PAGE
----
Rakesh Khurana, an associate professor at Harvard, writes: “Business schools - which started to make management a profession with a commitment - to using a body of knowledge for the good of society - have today transformed themselves into a 'marketable commodity' with the students often being treated as 'customers’.”

Some social scientists view this situation as perilous to the future of humanity. It poses long-term health hazards to modern society. In such a scenario, for many managers, pay packages and perks become more important than ethics. Economic value takes precedence over eternal values, and money takes the centre stage.

Truth, Love and Righteousness – The True Profits

One visionary redefined the role, goal and responsibilities of managers. He clinically disengaged corporate success from the no-holds-barred ideology of profit-making at any cost. That visionary is the Universal Teacher and the most committed champion of Character Education, Bhagavan Sri Sathya Sai Baba.

And Baba says: “True business is that which is carried out on the lines of truth and righteousness. Profit earned without these two cardinal principles should be considered as loss, not profit. Leading a life of truth, love and righteousness is true profit.”

 

It will be heartening to note that this is the life-breath of scores of graduates that leave the Sai Baba's School of Business Management every year. The real question is, “Can anyone be successful in this ruthless world without compromising these sacred values?”

Given their mandate and its strict limitations, graduates of the School of Business Management proceed into the world of business with surprisingly interesting results.

One of them Mr. Jitendra Panjabi, currently working as Macro Analyst with the Capital Group in Singapore, reports: “There was a situation at work where a senior colleague asked a group of us to produce backdated reports and file them to maintain the files in order. Most of my other colleagues complied with this, while I refused to follow it. My stand was that backdating reports was not a righteous action.

“I personally felt we have to be honest about our actions, and accept that the processes need to change. This, however, did not go down well with the person concerned. My colleagues, who complied with the orders, were benefited with opportunities, while I was singled out with negative repercussions in the near term.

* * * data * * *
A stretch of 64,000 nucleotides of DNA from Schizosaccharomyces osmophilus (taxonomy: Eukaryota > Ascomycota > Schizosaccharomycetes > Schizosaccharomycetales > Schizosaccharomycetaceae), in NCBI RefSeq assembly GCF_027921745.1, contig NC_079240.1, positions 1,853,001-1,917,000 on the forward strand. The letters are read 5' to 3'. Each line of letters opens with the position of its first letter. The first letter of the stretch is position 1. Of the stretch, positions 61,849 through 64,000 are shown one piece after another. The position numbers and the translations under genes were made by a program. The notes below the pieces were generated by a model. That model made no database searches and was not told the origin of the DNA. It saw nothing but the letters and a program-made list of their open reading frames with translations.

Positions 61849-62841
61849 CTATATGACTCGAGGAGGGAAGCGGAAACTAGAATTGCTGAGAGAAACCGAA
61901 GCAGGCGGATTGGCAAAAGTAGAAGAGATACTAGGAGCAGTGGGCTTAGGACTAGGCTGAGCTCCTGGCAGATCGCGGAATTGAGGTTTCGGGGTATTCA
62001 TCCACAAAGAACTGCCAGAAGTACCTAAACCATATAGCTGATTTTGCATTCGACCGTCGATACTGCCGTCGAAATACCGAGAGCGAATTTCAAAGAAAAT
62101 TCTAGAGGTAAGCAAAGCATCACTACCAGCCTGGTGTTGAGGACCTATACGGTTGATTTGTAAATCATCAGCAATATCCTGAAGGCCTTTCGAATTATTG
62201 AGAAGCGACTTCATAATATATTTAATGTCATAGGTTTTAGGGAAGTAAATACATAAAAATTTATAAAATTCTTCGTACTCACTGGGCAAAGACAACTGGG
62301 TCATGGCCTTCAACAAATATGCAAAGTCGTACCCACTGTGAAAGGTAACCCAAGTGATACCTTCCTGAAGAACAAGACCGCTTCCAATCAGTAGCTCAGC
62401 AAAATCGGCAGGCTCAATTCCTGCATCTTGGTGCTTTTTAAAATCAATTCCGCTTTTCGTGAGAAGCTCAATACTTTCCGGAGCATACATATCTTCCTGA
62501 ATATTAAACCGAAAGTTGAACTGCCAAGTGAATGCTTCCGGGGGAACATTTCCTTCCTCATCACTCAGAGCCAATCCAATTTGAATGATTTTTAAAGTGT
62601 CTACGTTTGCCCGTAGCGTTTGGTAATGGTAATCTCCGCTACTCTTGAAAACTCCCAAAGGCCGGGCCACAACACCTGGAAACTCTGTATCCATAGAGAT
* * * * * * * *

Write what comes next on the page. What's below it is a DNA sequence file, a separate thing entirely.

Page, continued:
“The pain I went through for taking this stand troubled me for many months, till, one day it reached the ears of the CEO. The big boss immediately came down on the issue, and asked me to bypass formal channels and report to him directly on such matters from thereon.

“A few years later, when the same CEO was looking for a senior person to take charge of the leadership on a couple of new and important initiatives, he chose me, bypassing all the other senior persons in the organisation. The top management wanted someone who could stand up for righteousness against power. My steadfastness to principles was rewarded handsomely, even though it took a while.”

Value-Based Management Programme

 

The very first course in the management programme offered at the Sai Institute in Puttaparthi is not “Management Principles” as is the convention in any management school. Instead, it is “Value-Based Management”. And this remains as the undercurrent in all the other subjects dealt inside the classroom and outside. It is no wonder, therefore, that when a graduate of the Institute steps into the corporate world, he is as passionate about values and ethics as he is about performance and progress.

Referring to his learning experiences in the school, Mr. Manoj Gautam, an alumnus serving as Financial Advisor in Sinhasi Consultants, Bangalore, who is now a financial advisor, states: “At the school, we learnt not to earn but to yearn, to command and not demand; to be complete and not to compete. We have been taught to emphasise and empathise; to look at every event and incident in life with the prism of humanness. Elsewhere, students are tutored to be impersonal in the name of professionalism, but we give a personal touch to everything we do, and that is what makes us different from the rest.

“Is it difficult to be different? Surely, it is easier said than done. You have to struggle when you stand for a principle. People appreciate what you do, but don't dare to support you when their personal interests are jeopardized.